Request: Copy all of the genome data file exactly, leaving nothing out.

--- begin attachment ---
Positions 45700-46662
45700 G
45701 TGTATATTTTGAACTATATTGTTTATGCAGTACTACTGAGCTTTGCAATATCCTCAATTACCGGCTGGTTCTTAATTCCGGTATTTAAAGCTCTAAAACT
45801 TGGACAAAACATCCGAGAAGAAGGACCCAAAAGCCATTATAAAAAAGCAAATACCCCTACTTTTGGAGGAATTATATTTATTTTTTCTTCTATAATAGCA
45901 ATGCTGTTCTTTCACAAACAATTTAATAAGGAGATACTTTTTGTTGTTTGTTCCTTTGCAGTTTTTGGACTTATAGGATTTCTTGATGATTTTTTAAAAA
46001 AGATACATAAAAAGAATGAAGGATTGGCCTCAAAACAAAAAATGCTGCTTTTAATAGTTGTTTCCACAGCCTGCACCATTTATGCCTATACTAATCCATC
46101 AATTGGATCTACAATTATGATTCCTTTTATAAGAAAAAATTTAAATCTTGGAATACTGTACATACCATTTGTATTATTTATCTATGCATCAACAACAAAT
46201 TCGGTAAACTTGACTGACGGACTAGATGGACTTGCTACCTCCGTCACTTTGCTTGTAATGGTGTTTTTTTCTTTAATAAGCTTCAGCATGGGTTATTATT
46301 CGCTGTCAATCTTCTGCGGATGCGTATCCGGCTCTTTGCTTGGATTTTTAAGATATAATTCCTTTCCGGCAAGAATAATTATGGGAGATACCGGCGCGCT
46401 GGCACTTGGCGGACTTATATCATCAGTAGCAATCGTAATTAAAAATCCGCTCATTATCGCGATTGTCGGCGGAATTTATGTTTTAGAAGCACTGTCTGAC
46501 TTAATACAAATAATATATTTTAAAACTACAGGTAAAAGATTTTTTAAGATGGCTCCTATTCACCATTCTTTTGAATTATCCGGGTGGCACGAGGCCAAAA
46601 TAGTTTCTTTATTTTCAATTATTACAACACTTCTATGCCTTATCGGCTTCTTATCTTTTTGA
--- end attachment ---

Positions 45700-46662
45700 G
45701 TGTATATTTTGAACTATATTGTTTATGCAGTACTACTGAGCTTTGCAATATCCTCAATTACCGGCTGGTTCTTAATTCCGGTATTTAAAGCTCTAAAACT
45801 TGGACAAAACATCCGAGAAGAAGGACCCAAAAGCCATTATAAAAAAGCAAATACCCCTACTTTTGGAGGAATTATATTTATTTTTTCTTCTATAATAGCA
45901 ATGCTGTTCTTTCACAAACAATTTAATAAGGAGATACTTTTTGTTGTTTGTTCCTTTGCAGTTTTTGGACTTATAGGATTTCTTGATGATTTTTTAAAAA
46001 AGATACATAAAAAGAATGAAGGATTGGCCTCAAAACAAAAAATGCTGCTTTTAATAGTTGTTTCCACAGCCTGCACCATTTATGCCTATACTAATCCATC
46101 AATTGGATCTACAATTATGATTCCTTTTATAAGAAAAAATTTAAATCTTGGAATACTGTACATACCATTTGTATTATTTATCTATGCATCAACAACAAAT
46201 TCGGTAAACTTGACTGACGGACTAGATGGACTTGCTACCTCCGTCACTTTGCTTGTAATGGTGTTTTTTTCTTTAATAAGCTTCAGCATGGGTTATTATT
46301 CGCTGTCAATCTTCTGCGGATGCGTATCCGGCTCTTTGCTTGGATTTTTAAGATATAATTCCTTTCCGGCAAGAATAATTATGGGAGATACCGGCGCGCT
46401 GGCACTTGGCGGACTTATATCATCAGTAGCAATCGTAATTAAAAATCCGCTCATTATCGCGATTGTCGGCGGAATTTATGTTTTAGAAGCACTGTCTGAC
46501 TTAATACAAATAATATATTTTAAAACTACAGGTAAAAGATTTTTTAAGATGGCTCCTATTCACCATTCTTTTGAATTATCCGGGTGGCACGAGGCCAAAA
46601 TAGTTTCTTTATTTTCAATTATTACAACACTTCTATGCCTTATCGGCTTCTTATCTTTTTGA